Gross domestic product (the broadest measure of domestic production) fell at an annualized rate of 1.6% from January to March. This is due to temporary factors such as a sharp increase in imports and a decline in corporate inventories after the holiday season. Many economists expect the first quarter to be even positive once GDP is revised later this year.

“The basic story is that the economy is growing but still slowing, and that slowdown actually accelerated in the second quarter,” Strain said.

Do many people think a recession is coming?

Yes, because many feel the financial burden. Wage growth has lagged inflation for most people, and rising prices for essentials like gas, food, and rent are reducing Americans’ purchasing power.

Walmart recently reported that rising gas and food costs have forced shoppers to cut back on discretionary spending purchases such as new clothing. Walmart, the country’s largest retailer, has cut its profit outlook and said it needs to offer more discounts on items such as furniture and appliances.

Also, the Fed’s rate hike nearly doubled the average mortgage rate to 4.99%, sharply reducing home sales and construction.

Rising interest rates may also make businesses less willing to invest in new buildings, machinery and other equipment. Hiring will start to slow as companies cut back on spending and investment. Increased corporate vigilance against unfettered spending could eventually lead to layoffs. If the economy loses jobs and public unrest increases, consumers will spend even less.

Goldman Sachs economists say the Fed’s rapid rate hikes have raised the chance of a recession over the next two years to nearly 50%. And while Bank of America economists expect a “mild” recession later this year, Deutsche Bank expects a recession early next year.

What are the signs of an impending recession?

Economists say the clearest signs that a recession is underway are a steady rise in unemployment and a sharp rise in unemployment. Historically, the unemployment rate has risen by an average of 0.3 percentage points over the past three months, meaning a recession is imminent.

Many economists monitor the number of people seeking unemployment benefits each week, which indicates whether layoffs are getting worse. Averaged over the past four weeks, weekly claims for unemployment assistance have recently increased to over 250,000.

Are there other signals to look out for?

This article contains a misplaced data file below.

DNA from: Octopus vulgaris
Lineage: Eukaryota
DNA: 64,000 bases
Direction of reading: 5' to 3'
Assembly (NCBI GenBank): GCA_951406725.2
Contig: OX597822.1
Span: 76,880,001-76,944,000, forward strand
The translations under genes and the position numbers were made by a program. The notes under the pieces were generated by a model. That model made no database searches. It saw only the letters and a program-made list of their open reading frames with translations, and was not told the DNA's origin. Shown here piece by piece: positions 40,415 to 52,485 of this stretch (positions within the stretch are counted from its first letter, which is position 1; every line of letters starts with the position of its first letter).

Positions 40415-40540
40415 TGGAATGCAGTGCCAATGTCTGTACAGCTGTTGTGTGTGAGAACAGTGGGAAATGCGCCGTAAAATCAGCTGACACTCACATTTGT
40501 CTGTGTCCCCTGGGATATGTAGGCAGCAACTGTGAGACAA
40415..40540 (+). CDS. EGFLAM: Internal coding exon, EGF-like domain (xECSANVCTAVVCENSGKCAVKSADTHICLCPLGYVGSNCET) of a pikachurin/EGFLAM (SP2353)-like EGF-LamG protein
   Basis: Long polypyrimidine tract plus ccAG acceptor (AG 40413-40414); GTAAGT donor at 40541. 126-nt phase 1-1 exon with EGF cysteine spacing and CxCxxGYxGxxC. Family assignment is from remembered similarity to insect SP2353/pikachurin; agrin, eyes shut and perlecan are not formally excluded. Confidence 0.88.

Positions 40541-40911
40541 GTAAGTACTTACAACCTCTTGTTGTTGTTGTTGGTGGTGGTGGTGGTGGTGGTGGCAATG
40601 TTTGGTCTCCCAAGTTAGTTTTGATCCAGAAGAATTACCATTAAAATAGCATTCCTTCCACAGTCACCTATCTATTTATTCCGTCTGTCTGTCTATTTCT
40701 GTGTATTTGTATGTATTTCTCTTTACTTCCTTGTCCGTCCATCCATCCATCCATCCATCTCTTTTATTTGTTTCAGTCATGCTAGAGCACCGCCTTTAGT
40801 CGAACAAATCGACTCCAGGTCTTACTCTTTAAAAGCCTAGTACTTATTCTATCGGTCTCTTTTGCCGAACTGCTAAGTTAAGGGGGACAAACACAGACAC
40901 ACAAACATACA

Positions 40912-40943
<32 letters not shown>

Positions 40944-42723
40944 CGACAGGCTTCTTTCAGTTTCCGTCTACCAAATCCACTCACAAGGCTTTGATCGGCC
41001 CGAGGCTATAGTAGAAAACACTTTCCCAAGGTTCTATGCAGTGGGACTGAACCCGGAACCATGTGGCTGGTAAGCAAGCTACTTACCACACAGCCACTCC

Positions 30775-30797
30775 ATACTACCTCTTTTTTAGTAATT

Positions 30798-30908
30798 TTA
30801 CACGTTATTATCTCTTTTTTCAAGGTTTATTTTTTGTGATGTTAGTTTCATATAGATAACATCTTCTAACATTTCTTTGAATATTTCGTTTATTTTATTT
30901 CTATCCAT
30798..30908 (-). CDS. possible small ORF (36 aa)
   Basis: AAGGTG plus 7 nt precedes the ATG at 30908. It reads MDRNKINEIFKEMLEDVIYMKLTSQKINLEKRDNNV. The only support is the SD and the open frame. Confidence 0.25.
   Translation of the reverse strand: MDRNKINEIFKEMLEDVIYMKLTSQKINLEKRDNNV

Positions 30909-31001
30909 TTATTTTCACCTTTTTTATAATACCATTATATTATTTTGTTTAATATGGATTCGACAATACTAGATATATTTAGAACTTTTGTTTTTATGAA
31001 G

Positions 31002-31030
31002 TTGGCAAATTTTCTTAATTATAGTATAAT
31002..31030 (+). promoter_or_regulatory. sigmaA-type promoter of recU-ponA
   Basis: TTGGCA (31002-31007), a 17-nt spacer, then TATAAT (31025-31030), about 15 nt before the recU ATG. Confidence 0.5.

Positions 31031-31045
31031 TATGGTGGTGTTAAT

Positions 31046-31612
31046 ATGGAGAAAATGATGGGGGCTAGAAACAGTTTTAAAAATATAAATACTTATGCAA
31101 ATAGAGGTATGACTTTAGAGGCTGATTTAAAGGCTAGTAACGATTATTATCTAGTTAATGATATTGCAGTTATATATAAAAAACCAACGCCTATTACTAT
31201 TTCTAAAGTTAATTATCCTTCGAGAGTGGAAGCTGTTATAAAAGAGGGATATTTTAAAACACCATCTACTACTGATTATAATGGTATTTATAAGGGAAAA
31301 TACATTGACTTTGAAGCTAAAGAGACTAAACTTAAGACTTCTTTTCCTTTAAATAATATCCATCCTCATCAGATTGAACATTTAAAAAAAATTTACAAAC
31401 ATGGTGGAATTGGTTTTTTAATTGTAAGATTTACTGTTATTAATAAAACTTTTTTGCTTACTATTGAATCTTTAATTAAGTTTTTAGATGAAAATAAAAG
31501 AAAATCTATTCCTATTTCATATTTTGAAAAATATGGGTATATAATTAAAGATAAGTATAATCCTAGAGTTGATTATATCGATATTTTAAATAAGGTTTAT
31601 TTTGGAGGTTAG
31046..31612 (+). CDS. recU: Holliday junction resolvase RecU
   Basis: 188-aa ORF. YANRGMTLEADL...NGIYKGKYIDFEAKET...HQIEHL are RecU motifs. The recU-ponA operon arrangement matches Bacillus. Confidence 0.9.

Many economists also monitor changes in interest payments or yields on various bonds for signals of a recession, known as an “inverted yield curve.” This happens when 10-year Treasury yields fall below short-term Treasury yields, such as 3-month Treasuries. that’s abnormal. Longer-term bonds typically pay investors a higher yield in return for binding their funds for a longer period of time.

An inverted yield curve generally means investors expect a recession and the Fed will be forced to cut rates. Inverted curves often precede recessions. Still, it can take 18 to 24 months from the yield curve inversion to recession.

For several weeks, 2-year Treasury yields have been above 10-year yields, suggesting the market is expecting a recession soon. However, many analysts say the 3-month yield versus his 10-year yield has a better track record for recession forecasts. These rates have not now reversed, although the gap has narrowed.

Will the Fed continue to raise rates as the economy slows?

Flashing economic signals, such as weaker growth due to strong employment, are putting the Fed in a tough spot. Chairman Jerome Powell wants a “soft landing” in which the economy slows job and wage growth sufficiently to return inflation to the Fed’s 2% target without triggering a recession.

But Powell acknowledges that achieving such results is becoming increasingly difficult. Russia’s invasion of Ukraine and his COVID-19 lockdown in China have pushed energy food prices higher and many manufacturing parts in the US.

Powell also said the Fed would continue to raise rates even in a weak economy if needed to keep inflation under control.

“Is there a risk of going too far?” Powell asked last month. “There are certainly risks, but I disagree that they are the biggest risks to the economy.

Christopher Lugerber AP Economics Writer